Viewing entries tagged
periodontal services thousand oaks

Dental Questions: What is Periodontal Disease?

Comment

Dental Questions: What is Periodontal Disease?

thousandoaksfamilydentistry.com

Periodontal disease follows tooth decay as the most prevalent condition effecting the oral cavity. In fact, over half of all Americans have some type of problem with their periodontal tissues. It is important to understand the differences between the two main categories of periodontal disease- gingivitis and periodontitis.

The word "periodontal" identifies the tissues surrounding the teeth: the gums, bone, connective tissue and ligaments. These structures live in a delicate balance with the bacteria that exist naturally in our mouths. Over time, poor oral hygiene can allow the bacteria to colonize and grow around the teeth, leading to inflammation of the gum tissue. This first stage in periodontal disease is known as gingivitis. At this point, you might notice puffy, red gums that bleed during brushing or flossing. 

As the inflammation progresses and the bacterial colonies grow, the jaws start to undergo bony changes. Our bones will begin to grow away from the source of infection, leading to recession, pocket formation and loose teeth. These changes are associated with the more advanced form of periodontal disease known as periodontitis. 

Fortunately, there are a number or dental procedures aimed at stopping or reversing the effects of periodontal disease. It all starts with a dental exam to determine the extent of damage and assign an appropriate cleaning regimen. Patients with healthy tissue might just need a simple preventative cleaning, while others may benefit from a more intense procedure- such as scaling and root planing. If you would like to know more about periodontal disease, what causes it and how we can treat it, please contact our office!

Comment

Video Blog on Periodontal Services

Comment

Video Blog on Periodontal Services

Greetings, my name is Dr. Kari Ann Hong, and I have a family dentistry practice, where I see patients from all age groups.  Approximately ⅓ to ½ of the population at large is affected by periodontal disease.  Periodontal disease is when the bacteria in the mouth causes loss of the bone surrounding the teeth.  From a patient’s perspective, gum disease can be characterized by bleeding gums, loose teeth, bad breath, and a feeling of deposits stuck to the teeth.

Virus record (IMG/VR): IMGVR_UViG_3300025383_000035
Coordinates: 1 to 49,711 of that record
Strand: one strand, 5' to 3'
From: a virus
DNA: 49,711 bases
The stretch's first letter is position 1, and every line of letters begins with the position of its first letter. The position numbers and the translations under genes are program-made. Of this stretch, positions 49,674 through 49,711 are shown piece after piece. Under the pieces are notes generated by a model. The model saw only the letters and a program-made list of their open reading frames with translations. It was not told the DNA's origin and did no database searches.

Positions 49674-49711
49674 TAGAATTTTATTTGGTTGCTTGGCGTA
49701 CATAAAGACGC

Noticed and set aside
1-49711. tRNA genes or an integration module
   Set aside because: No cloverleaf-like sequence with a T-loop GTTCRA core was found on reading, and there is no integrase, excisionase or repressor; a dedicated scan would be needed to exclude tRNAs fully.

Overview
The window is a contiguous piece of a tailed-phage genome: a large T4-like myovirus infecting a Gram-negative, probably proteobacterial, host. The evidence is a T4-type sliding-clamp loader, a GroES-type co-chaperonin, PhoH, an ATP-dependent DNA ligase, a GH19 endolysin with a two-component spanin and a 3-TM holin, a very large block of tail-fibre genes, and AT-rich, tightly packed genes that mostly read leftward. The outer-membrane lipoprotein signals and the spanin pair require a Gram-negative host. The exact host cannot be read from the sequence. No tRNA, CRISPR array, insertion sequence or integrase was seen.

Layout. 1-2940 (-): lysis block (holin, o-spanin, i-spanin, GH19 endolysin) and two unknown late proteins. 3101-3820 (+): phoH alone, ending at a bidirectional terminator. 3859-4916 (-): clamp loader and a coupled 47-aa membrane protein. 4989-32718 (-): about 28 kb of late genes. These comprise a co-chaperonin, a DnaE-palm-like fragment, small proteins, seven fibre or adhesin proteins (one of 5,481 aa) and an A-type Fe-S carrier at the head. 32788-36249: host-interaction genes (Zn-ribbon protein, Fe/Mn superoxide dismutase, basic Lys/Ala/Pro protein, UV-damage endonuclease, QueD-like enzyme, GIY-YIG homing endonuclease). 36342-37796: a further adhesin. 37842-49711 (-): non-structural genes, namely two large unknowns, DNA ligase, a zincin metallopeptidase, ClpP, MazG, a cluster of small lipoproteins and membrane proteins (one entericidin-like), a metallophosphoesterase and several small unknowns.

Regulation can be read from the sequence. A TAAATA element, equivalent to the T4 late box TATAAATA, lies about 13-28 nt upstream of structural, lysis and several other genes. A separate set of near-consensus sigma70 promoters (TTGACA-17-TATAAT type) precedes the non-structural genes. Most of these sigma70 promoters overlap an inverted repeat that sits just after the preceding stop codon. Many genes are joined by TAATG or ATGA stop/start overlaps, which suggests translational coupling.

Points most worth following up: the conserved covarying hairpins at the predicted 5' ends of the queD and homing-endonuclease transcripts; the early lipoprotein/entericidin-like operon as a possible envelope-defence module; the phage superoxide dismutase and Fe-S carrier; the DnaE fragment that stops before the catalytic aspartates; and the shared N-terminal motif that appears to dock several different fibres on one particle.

As a dentist, I determine if someone has periodontal disease by a combination of evaluating the bone levels and build up on a dental x-ray, measuring the gum health with something called periodontal probing depths, and by a visual inspection of the quality of the gum tissue.  Periodontal probing depths are a measurement of the height of the gum tissue to where the tissue is attaching to the tooth.  In health these measurements are 1-3mm.  Periodontal disease is diagnosed as mild, moderate, or severe and this is primarily based on the amount of bone loss present.

I diagnose a service called scaling and root planing when the probing depths are 4mm or more, the gum tissue bleeds when touched, bone loss is present, and there is tartar build up under the gum tissue.  Scaling and root planing is done with local anesthesia and is usually billed by quadrant and/or the number of appointments required to adequately remove all of the build up. In severe cases, scaling and root planing can take as many as four separate appointments.  

There are some practices that will recommend procedures called irrigation,  localized antibiotic placement (Arrestin), or laser treatment to help with the treatment of periodontal disease.  Irrigation involves squirting an antibacterial prescription mouth wash called Chlorhexidine or Peridex around the teeth.  Arrestin is an antibiotic called doxycline that is injected directly into the deeper pocket depth areas.  Laser treatment involves shining a specific wavelength of light in the pocket area to kill the bacteria.  In my opinion, the irrigation and Arrestin treatment are helpful at the time of treatment, but do not have enough long term benefits to justify doing the procedure.  Laser treatment is an effective way at killing bacteria and has longer acting benefits than the irrigation and Arrestin, but is not a cure all for periodontal disease.  Those with periodontal disease need to adhere to a consistent professional periodontal maintenance routine in order to maintain their dental health.

If you are interested in periodontal services, please fill out the contact us information at the bottom of this page.

Name *
Name
Phone
Phone


Comment